Traceroute is a network diagnostic tool that can be used to analyze the connection from one network device to another. Connections between computers are not instantaneous – instead, information journeys across networks and through multiple locations to reach its destination. Using traceroute gives you the ability to find out what route the data is taking and if there are any problems on the path.
Traceroute is a great way to check on connection problems. Since it travels along the same path as your connection, it can report back to where it failed and possibly offer clues as to why. However, in order to understand what traceroute does, exactly, you will need some background on how connections work.
Introduction to Connections
The first step to tackling connections is to understand the concept of packets. Packets, in a very basic sense, are little bundles of data that are sent from one place to another on a network. They carry information back and forth across the internet. Sending an email? It’s sent out in packets. Loading a site? You’re receiving packets.
Information, like an email message, is often broken into multiple packets. These packets are given an origin address and a destination address to guide them, then sent off into the network.
The packets hop across the network, coming into contact with different network devices along the way. These devices forward them on toward their destination. Because each packet is forwarded on, not all packets will take the same route to the final destination. Some packets will attempt to go along other paths, especially if there is a delay or problem that has been identified on the other route. Ideally, all packets eventually arrive at the destination location, where they will be reassembled into their initial order and the information conveyed.
This method of sending packets is called “packet switching.” It is on this method that our modern networks have been built. However, packet switching is not a perfect system. Sometimes, when packets take different routes, they can get lost. Lost packets can be caused by network errors or network congestion. If you find that you’ve been running into network problems, it could be that your packets are being lost. You can use traceroute to help identify the problem.
Traceroutes and Packets
Traceroute actually traces the route that the packets are taking. When the traceroute command is used, your computer will send out a group of test packets that it tracks through the network. It watches how the packets travel and how long it takes them, then reports back to you each step of the way. You can use traceroute to see where the packets are getting lost and to see what path your data is taking.
How do I Run a Traceroute?
How you run the traceroute command depends on what operating system you are using. We’ll cover how to do this for Windows and Mac OS X and newer. There is some basic information that concerns both, though.
For both, traceroute will send out its packets and report back to you about the packets’ progress. It will display the time it took for each “hop” or journey from one network device to another and the IP address of the network device where it “hopped” to. This process will repeat each time the packets make a hop until the packets have all reached the destination (or been lost).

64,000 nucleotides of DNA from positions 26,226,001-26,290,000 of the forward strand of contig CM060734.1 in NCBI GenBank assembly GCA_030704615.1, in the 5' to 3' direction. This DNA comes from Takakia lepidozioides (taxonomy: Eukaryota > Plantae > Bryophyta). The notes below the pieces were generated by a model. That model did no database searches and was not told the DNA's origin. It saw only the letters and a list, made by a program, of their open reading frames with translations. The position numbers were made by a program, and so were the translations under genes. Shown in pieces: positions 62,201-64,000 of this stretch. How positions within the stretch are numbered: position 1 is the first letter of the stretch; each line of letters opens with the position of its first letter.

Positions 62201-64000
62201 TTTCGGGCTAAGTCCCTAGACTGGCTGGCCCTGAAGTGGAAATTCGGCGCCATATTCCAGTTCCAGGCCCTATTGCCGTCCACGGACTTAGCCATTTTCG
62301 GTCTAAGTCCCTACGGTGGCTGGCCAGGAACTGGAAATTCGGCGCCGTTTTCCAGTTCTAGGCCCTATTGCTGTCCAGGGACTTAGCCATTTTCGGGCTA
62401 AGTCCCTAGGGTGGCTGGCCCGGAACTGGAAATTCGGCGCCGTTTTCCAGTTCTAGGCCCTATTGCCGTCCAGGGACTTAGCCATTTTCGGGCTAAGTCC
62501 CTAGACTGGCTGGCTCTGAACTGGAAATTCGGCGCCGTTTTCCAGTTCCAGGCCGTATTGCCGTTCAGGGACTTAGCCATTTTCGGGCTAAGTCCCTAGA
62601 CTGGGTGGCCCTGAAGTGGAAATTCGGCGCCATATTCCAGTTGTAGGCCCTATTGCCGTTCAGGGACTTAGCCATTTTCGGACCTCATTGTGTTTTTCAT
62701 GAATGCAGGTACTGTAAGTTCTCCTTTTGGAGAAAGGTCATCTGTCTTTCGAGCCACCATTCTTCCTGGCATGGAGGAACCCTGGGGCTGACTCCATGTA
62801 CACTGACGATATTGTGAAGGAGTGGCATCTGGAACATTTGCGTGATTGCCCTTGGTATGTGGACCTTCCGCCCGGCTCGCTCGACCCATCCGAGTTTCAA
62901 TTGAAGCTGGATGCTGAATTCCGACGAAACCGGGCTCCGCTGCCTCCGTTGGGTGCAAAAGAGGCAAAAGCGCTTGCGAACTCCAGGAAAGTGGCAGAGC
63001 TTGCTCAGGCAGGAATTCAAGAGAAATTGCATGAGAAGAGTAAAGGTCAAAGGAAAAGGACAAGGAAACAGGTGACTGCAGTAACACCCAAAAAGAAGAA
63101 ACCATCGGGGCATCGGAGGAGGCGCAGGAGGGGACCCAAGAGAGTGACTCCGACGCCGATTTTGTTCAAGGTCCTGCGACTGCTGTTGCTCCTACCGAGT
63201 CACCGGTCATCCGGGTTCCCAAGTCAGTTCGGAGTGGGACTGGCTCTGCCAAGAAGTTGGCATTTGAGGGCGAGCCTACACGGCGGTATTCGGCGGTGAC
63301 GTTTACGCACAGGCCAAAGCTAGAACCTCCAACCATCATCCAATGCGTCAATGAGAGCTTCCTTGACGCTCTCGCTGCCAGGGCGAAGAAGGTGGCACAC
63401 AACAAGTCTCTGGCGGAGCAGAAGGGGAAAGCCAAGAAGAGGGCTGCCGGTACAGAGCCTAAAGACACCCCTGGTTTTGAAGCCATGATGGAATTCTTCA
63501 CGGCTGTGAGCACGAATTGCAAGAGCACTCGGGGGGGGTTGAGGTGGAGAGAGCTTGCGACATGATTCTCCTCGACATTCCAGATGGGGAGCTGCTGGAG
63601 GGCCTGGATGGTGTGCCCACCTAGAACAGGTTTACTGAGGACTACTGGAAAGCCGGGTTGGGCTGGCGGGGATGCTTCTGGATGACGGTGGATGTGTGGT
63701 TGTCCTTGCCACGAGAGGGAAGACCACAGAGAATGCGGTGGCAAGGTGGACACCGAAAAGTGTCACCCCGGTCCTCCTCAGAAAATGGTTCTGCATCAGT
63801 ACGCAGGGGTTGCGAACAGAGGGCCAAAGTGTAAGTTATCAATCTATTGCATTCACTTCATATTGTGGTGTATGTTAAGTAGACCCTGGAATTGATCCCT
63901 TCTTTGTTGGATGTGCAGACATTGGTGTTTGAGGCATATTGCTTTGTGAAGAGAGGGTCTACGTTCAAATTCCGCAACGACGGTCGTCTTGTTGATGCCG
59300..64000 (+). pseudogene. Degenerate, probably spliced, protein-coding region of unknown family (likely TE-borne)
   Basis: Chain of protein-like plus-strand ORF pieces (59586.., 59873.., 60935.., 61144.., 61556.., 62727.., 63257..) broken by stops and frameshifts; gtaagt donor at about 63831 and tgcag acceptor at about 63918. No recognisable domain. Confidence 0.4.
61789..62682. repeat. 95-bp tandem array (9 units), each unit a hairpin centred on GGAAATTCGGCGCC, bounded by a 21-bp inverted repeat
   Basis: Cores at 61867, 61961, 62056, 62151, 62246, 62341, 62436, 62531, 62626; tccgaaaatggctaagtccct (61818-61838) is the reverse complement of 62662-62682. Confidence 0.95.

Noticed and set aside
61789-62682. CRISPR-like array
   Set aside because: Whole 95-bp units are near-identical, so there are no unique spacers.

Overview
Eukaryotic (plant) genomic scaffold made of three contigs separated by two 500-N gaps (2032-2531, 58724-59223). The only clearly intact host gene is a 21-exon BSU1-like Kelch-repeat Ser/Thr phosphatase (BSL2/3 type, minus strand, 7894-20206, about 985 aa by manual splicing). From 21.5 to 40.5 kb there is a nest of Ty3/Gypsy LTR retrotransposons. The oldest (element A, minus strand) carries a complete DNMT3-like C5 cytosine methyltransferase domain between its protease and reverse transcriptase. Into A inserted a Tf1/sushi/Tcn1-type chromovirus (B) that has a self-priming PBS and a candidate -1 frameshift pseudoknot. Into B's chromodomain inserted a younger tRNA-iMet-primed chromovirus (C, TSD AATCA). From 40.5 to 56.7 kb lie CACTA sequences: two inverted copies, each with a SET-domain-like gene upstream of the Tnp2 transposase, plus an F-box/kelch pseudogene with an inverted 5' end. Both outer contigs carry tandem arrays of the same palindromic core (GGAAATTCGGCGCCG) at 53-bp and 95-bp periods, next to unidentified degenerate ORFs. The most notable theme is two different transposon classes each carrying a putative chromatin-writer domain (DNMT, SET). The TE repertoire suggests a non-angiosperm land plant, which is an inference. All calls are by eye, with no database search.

If a network device does not respond within a given time, traceroute will print three asterisks. This often happens when a network device blocks the response back. This is not uncommon since people often configure this block to keep hackers from accessing open port information.
On your Windows machine, open your Command Prompt program. When command prompt is open, input:
Replace the [IPaddress] with the IP address or domain that you would like to send test packets to. It will run something that looks like this:
1 <1 ms <1 ms <1 ms 184.108.40.2069 2 * * * Request Timed Out 3 * * * Request Timed Out 4 35 ms <1ms <1 ms 220.127.116.11
Mac OS X and Newer
On your Mac OS X or newer, you will need to open the Terminal program. Once you have the Terminal program open, you can run:
traceroute [IPaddress/domain name]
You can replace the [IPaddress/domain name] with the IP address of domain name of the destination.
For example, you could run:
Both would trace the route to the same place. Output for both would resemble something like this:
1 gw03.pair.net (18.104.22.1689) 1.265 ms 0.643 ms * 2 www.pair.com (22.214.171.124) 35.157 ms 0.462 ms 0.344 ms
While slightly different output than the Windows version, both give you the same information.
The Traceroute Journey
Traceroute is a basic command line tool that can help you assess your connections. By tracing the packets, traceroute gives you the time and path that your information is using to traverse the network. Traceroute doesn’t have to just be used as a network troubleshooter, though. You can also use this to boost your understanding of how connections work. You’ll see the way information travels and the how it interacts with network devices.
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